F1: Lewis Hamilton, Mercedes Pick up Pieces Left by Ferrari to Win Russian Grand Prix

What looked like a perfect race weekend for Ferrari fell to shambles as repeated, unforeseen problems ruined the team’s strategy.

byJames Gilboy|
F1 photo

Lewis Hamilton led a one-two finish for Mercedes-AMG at the 2019 Formula 1 Russian Grand Prix after the schemes of its nearest rival Scuderia Ferrari suffered the effects of Murphy's Law.

Both Hamilton and polesitter Charles Leclerc fell behind a quick-starting Sebastian Vettel, who zipped into the race lead in turn one. A few turns later, toward the rear of the pack, Romain Grosjean and Daniel Ricciardo accidentally pinched Antonio Giovinazzi, tossing Grosjean off the track and into the walls, and necessitating a safety car. Ricciardo limped back to the pits with a tire puncture.

Before the safety car condition lifted at the end of lap three, Ferrari announced to Vettel that they would ask him to "swap" positions with Leclerc in a few laps. Three laps later, Leclerc was told his teammate would allow him by the following lap, but an indignant Vettel showed no signs of slowing to permit Leclerc passage. Pressure from the pit wall on Vettel continued to mount throughout the first stint, but Ferrari's race engineers elected to solve the problem by instead giving Leclerc an undercut at the end of lap 22, switching him to medium tires first.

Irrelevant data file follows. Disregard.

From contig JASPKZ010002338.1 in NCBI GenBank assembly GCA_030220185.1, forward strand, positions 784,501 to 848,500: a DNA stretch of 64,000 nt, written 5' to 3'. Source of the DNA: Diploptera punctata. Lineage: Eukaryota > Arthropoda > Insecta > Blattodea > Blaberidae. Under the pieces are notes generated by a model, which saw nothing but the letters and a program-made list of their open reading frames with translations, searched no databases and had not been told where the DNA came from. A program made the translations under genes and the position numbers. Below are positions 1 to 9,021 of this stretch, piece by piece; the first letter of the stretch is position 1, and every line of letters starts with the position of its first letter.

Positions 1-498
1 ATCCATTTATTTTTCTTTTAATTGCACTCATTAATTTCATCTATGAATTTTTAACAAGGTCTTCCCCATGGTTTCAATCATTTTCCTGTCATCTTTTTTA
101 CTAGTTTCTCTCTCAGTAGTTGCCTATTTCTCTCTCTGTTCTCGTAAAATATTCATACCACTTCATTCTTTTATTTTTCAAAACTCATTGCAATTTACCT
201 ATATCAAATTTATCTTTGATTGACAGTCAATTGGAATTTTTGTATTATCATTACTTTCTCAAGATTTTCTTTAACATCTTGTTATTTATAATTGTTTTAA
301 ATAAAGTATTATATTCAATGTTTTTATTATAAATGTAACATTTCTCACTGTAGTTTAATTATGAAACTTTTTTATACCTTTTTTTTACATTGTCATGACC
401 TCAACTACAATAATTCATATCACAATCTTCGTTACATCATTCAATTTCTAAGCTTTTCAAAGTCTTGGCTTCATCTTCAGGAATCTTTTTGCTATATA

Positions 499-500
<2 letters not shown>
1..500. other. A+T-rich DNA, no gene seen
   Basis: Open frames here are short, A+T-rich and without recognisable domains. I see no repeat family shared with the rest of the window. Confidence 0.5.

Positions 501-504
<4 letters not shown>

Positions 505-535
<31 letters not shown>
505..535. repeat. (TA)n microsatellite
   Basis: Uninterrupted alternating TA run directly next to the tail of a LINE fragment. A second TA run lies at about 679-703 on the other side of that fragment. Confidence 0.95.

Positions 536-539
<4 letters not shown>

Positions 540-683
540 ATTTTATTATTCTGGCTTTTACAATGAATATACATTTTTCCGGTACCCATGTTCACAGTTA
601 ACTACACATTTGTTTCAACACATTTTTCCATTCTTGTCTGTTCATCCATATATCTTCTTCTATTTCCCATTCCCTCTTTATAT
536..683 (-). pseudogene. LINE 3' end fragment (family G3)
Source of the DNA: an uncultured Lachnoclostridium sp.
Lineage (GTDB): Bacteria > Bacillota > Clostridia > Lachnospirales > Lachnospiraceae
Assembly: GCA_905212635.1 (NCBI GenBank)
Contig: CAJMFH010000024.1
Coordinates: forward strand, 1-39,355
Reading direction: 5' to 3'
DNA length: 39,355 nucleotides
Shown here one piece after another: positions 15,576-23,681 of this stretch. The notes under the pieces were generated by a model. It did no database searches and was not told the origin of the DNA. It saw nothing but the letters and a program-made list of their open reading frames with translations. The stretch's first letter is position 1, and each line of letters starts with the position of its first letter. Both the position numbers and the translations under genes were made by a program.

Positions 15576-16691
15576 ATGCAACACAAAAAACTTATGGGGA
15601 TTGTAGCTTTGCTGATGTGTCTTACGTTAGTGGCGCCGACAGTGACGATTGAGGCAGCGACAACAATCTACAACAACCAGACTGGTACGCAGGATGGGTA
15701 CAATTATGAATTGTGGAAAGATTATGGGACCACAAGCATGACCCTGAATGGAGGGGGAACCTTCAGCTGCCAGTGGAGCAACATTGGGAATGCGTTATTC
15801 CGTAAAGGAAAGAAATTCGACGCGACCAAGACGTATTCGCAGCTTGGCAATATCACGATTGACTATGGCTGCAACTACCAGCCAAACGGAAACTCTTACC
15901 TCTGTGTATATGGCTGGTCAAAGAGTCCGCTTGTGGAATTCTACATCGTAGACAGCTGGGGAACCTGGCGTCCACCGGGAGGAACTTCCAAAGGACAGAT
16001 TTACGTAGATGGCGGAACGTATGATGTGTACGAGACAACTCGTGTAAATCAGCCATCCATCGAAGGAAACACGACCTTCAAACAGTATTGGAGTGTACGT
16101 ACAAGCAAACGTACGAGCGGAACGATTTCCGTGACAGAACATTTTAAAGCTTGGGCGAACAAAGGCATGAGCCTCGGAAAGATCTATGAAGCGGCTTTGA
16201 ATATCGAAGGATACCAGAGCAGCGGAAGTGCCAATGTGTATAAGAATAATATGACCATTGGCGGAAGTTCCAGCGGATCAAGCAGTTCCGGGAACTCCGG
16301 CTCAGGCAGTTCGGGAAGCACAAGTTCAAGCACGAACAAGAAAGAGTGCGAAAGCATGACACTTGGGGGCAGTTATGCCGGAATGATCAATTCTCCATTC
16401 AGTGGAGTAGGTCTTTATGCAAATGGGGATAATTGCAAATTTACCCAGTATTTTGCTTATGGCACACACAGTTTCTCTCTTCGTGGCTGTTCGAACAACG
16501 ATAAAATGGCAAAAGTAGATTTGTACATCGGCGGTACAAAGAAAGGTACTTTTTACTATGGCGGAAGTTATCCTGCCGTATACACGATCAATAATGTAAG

Vettel reported the expiry of his rear tires on lap 24, by which time Leclerc's mediums were starting to come alive. When Ferrari finally hailed Vettel in for mediums of his own at the end of lap 26—tailed by a retiring Ricciardo—Leclerc was too close not to gain track position, and leapfrogged the German for third position.

But Ferrari's headache wasn't over. Vettel's pace abruptly fell off on lap 28 due to a reported MGU-K failure that threatened to damage the rest of the engine, and he had to stop the car on the side of the track. This time, marshals recovered the Ferrari under a Virtual Safety Car (VSC), triggering a massive pit rush in which most of the field took time-discounted stops, Mercedes included. With their benefit of running longer than Ferrari on the first stint, this meant that Mercedes' lead driver Hamilton had both track position and fresher tires, not to mention a teammate sandwiching second-placed Leclerc.

The VSC escalated to a full SC when George Russell's Williams suffered an apparent brake failure and speared into the wall, which also prompted Williams to retire Robert Kubica's car over fear of the same. This allowed Ferrari to switch Leclerc to soft tires, with the hope that the extra pace would let him pull past one or both Mercedes.

Those dreams, however, didn't materialize. Leclerc struggled to stay close enough to Valtteri Bottas to use his Drag Reduction System (DRS) on the pit straight, which wasn't enough on its own to take second place from the Finn. They finished in the same order in which racing resumed after the safety car; Hamilton, Bottas, then Leclerc. Hamilton took home an extra point for the fastest lap (another Mercedes-AMG lap record) and Vettel was voted Driver of the Day.